Politics & Policy

The Corner

America’s First Social Media Murder

If ever there were an example of the role that fame, narcissism, and notoriety play in the motivation of public killers, we are seeing it today. Not only did the shooter commit his crime on live television, but he has subsequently posted a first-person video of the attacks to his Twitter and Facebook accounts. He is, in real-time, documenting his villainy.

I have long argued that the best thing that Americans can do in such circumstances is to decline to indulge these people. Don’t name them. Don’t watch or read their output. Unless there is an active search ongoing, don’t show their picture. Mass murderers tend to plan ahead. Usually, they think in detail about how their acts will be perceived. Watching as other killers are plastered all over the news — often for weeks on end — only encourages them further.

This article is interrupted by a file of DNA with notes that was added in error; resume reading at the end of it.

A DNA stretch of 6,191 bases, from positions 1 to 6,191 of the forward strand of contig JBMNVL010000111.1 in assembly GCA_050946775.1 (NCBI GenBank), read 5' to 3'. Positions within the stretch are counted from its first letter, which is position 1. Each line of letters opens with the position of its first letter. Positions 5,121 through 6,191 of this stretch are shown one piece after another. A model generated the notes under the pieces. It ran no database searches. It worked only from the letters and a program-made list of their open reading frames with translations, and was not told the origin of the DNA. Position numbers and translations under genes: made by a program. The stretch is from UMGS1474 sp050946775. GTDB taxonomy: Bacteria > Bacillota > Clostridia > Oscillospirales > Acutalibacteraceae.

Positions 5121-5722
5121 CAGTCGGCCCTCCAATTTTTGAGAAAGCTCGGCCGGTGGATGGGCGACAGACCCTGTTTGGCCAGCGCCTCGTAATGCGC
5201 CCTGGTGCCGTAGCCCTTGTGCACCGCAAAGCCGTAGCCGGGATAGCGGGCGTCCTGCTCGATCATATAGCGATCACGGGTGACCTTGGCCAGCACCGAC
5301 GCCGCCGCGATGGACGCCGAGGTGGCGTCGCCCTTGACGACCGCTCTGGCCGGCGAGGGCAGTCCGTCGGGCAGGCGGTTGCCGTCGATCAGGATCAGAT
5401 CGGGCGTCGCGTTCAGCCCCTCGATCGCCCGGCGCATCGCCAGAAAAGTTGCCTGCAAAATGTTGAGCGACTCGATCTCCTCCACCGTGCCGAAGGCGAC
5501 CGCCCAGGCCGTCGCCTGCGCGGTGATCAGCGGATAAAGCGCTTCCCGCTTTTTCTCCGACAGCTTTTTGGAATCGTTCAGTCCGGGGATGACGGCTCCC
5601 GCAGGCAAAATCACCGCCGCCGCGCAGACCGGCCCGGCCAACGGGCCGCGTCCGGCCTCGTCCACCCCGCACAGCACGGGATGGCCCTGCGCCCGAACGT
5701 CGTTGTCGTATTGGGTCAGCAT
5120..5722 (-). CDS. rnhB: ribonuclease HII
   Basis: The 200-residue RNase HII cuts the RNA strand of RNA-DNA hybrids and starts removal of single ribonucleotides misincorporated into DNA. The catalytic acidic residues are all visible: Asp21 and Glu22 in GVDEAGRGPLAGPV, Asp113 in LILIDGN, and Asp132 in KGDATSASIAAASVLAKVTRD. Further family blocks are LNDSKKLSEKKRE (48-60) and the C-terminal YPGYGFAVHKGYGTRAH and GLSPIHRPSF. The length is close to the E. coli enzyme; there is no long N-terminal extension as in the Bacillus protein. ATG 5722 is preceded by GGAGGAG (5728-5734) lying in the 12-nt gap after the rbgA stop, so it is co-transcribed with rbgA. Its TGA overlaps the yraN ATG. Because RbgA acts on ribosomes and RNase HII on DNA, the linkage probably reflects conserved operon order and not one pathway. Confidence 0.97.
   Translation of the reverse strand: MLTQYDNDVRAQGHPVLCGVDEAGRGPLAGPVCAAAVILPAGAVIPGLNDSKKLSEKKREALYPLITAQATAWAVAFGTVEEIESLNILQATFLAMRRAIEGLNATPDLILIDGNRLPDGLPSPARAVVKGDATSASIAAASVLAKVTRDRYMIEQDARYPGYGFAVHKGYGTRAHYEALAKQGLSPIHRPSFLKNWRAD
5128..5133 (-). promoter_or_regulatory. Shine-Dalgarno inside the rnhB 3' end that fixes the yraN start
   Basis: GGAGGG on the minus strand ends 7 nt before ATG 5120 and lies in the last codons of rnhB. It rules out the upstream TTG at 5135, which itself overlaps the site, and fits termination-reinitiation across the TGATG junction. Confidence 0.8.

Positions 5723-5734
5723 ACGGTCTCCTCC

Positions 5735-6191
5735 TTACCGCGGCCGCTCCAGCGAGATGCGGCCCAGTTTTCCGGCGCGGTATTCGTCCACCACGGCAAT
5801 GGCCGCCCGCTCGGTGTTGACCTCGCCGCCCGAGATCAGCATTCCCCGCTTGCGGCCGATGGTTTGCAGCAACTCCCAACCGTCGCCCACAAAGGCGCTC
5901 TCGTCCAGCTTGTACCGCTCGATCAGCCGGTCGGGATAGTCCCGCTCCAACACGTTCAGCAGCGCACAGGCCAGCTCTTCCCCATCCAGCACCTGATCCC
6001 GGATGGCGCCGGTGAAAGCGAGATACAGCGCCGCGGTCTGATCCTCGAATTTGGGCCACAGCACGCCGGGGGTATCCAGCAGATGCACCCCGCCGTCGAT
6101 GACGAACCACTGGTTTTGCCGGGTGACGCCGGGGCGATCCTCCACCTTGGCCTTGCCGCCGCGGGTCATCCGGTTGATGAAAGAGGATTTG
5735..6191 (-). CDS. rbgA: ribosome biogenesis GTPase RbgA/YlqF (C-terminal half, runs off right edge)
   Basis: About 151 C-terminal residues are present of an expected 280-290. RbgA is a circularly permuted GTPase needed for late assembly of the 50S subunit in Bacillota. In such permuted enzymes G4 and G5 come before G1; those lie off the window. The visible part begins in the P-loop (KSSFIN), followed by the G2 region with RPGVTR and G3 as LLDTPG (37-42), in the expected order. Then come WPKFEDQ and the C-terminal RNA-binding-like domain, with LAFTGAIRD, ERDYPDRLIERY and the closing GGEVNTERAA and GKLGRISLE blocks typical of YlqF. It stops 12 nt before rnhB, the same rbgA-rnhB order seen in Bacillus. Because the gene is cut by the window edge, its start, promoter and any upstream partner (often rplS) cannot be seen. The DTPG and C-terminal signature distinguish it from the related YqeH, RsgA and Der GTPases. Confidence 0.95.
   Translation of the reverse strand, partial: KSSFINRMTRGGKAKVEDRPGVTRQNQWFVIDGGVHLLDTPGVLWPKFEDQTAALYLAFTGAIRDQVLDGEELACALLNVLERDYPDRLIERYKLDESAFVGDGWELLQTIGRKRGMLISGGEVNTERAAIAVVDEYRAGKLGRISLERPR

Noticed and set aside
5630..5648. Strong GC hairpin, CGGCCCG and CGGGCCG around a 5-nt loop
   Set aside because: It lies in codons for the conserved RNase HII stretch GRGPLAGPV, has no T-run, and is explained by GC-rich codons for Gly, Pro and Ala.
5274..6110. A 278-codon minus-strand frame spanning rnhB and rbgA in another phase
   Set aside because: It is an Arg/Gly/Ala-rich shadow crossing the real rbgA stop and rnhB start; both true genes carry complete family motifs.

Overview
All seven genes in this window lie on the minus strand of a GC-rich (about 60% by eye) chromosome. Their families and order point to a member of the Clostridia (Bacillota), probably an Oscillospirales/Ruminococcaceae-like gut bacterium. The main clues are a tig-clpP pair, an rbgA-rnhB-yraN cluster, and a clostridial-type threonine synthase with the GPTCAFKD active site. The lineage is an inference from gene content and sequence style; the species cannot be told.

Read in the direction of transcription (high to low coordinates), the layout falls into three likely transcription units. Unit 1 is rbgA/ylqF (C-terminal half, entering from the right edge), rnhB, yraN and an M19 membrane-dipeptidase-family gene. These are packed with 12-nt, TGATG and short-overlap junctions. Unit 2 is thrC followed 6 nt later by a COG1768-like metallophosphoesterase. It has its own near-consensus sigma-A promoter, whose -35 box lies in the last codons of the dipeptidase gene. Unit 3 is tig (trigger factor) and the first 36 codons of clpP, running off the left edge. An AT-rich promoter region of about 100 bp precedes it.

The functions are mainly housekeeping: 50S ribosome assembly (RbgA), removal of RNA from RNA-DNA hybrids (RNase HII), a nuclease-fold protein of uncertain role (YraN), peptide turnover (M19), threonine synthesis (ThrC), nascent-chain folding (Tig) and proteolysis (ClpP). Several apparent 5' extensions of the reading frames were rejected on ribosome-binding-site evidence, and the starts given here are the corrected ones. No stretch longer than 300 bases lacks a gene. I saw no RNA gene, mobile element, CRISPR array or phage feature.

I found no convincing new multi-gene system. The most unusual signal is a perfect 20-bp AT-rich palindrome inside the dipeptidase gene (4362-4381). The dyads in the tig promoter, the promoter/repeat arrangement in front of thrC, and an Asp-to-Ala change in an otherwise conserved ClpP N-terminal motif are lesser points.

We now live in a world in which it is possible to kill a person and then to post a high-definition film of the murder a few moments later. Because Twitter and Facebook are effectively “on demand,” anybody who wishes to can implicate themselves in the game. Good people have some responsibility to refuse to do so. We are now in the age of social media. Walter Cronkite isn’t deciding for you any more. You are.

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